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Plaid, a San Francisco startup that aims to make an API available for banks to share financial data with developers has launched with $2.8 million from Spark Capital, Google Ventures, NEA, Felicis Ventures and Homebrew Capital.
The company is already supporting access to data from American Express, Wells Fargo, Bank of America and Chase. I asked Zach Perret (pictured above, right), co-founder, about security, which seems like the biggest challenge in building this type of API. He wrote in an email:
“We’re very conscious about data regulations and security – and have built everything in a security-forward manner. We keep all the data anonymized internally, and the entire system was built to be PCI compliant with encrypted traffic both ways.”
The net result of this is that developers can now build cool apps that let you link a web service to your financial data. So this could be as simple as writing an app that tells you when your bank account or credit card spending hits a certain level or building a piggy bank that glows brighter when you’re flush and dims as your account balance dips. On the other hand, one could build more modern-day versions of complex financial apps like Quicken or Quickbooks.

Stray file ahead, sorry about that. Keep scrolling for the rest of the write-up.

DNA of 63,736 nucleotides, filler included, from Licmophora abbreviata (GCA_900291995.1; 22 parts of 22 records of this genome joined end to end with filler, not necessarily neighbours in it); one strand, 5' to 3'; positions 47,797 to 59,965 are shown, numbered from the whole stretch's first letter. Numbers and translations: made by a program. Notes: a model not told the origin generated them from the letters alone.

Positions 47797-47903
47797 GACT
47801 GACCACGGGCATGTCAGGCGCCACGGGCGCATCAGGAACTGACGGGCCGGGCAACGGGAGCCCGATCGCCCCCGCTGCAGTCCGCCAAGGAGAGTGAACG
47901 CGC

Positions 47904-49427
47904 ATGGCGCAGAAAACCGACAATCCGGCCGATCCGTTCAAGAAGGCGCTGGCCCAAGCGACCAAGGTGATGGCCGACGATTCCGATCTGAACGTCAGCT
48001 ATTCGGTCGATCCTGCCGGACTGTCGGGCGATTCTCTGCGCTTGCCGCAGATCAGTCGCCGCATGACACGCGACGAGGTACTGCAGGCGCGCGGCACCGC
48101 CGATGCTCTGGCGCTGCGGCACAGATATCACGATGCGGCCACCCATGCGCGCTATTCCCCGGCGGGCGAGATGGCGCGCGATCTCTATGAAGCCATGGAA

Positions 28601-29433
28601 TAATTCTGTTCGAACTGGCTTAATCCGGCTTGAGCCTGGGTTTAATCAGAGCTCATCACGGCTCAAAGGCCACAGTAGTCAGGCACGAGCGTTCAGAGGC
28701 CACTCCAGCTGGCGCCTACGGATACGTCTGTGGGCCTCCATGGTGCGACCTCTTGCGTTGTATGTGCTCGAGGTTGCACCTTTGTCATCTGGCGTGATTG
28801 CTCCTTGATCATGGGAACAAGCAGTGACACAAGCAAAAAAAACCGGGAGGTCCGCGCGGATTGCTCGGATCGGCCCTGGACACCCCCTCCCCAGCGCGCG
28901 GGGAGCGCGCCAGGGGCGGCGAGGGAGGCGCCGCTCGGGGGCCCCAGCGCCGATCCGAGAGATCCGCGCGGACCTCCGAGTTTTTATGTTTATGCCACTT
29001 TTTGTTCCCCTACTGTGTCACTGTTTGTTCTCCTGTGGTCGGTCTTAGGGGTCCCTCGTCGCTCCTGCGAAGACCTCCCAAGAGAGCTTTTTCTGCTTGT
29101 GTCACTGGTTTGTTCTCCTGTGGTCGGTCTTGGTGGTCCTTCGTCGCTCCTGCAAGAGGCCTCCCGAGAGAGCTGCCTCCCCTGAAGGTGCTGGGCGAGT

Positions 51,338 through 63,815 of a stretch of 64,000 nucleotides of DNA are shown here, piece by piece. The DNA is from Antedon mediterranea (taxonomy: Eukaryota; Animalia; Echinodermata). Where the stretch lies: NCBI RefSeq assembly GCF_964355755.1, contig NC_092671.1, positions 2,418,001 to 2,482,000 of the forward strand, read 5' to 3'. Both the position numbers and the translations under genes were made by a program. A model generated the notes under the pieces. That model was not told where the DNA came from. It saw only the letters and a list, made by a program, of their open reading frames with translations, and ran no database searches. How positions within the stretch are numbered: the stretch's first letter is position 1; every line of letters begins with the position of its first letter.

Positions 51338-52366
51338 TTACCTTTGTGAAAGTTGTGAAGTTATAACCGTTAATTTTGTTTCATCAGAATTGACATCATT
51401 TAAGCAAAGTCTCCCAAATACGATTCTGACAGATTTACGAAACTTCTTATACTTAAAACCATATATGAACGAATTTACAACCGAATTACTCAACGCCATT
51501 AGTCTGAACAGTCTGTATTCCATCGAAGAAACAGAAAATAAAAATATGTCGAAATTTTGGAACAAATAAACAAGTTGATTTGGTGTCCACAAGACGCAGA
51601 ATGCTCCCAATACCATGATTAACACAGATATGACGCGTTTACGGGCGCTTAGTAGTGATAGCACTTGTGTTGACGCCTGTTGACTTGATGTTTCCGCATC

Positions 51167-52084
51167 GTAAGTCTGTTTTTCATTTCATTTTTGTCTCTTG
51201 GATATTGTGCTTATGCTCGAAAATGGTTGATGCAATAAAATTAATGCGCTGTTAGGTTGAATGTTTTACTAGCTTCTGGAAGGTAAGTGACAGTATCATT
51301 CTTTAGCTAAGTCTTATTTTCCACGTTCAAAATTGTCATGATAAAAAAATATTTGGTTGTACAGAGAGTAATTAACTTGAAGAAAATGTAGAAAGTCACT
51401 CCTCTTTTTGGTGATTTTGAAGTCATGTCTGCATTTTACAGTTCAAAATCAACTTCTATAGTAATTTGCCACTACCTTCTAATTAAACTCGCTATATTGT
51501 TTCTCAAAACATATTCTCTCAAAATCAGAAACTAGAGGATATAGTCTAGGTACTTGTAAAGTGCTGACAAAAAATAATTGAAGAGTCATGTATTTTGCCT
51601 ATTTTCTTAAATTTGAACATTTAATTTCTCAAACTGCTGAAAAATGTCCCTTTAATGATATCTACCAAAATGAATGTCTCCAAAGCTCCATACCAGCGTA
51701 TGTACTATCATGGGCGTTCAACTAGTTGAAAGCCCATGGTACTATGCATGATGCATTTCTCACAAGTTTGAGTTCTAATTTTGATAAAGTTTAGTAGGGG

Perret said that, so far, most of the firm’s clients are on the business side, using the API for cloud accounting, automated taxes and expense management applications. But, in the past couple months, the company has begun integrations with larger consumer applications that will be enabling account linkage soon.
If data is the gold flowing through our connected devices and web services, then APIs are the channels that gold flows through. Which is why Intel bought Mashery in April or CA buying Layer 7 just a few days later. Plaid joins other efforts to offer an industry specific API. Others include the Human API effort that wants to provide access to biometric data or the WC3 effort to create a unified API to access automotive data.
Perret said the rationale behind Plaid was simple:
“The barriers to entry in financial technology have been high for years due to bad infrastructure, harsh pricing, and low quality data. The idea of building a fintech application in a hackathon has always been really exciting to us – and that’s what we want to enable.”
It’s unclear if such industry-specific verticals will gain ground over vendor-specific efforts, or how those with valuable data will charge for access to it, but this is a burgeoning section of the connected economy. In case you want more on the importance and rise of APIS, I’ll offer you this presentation from 3Scale back in June:
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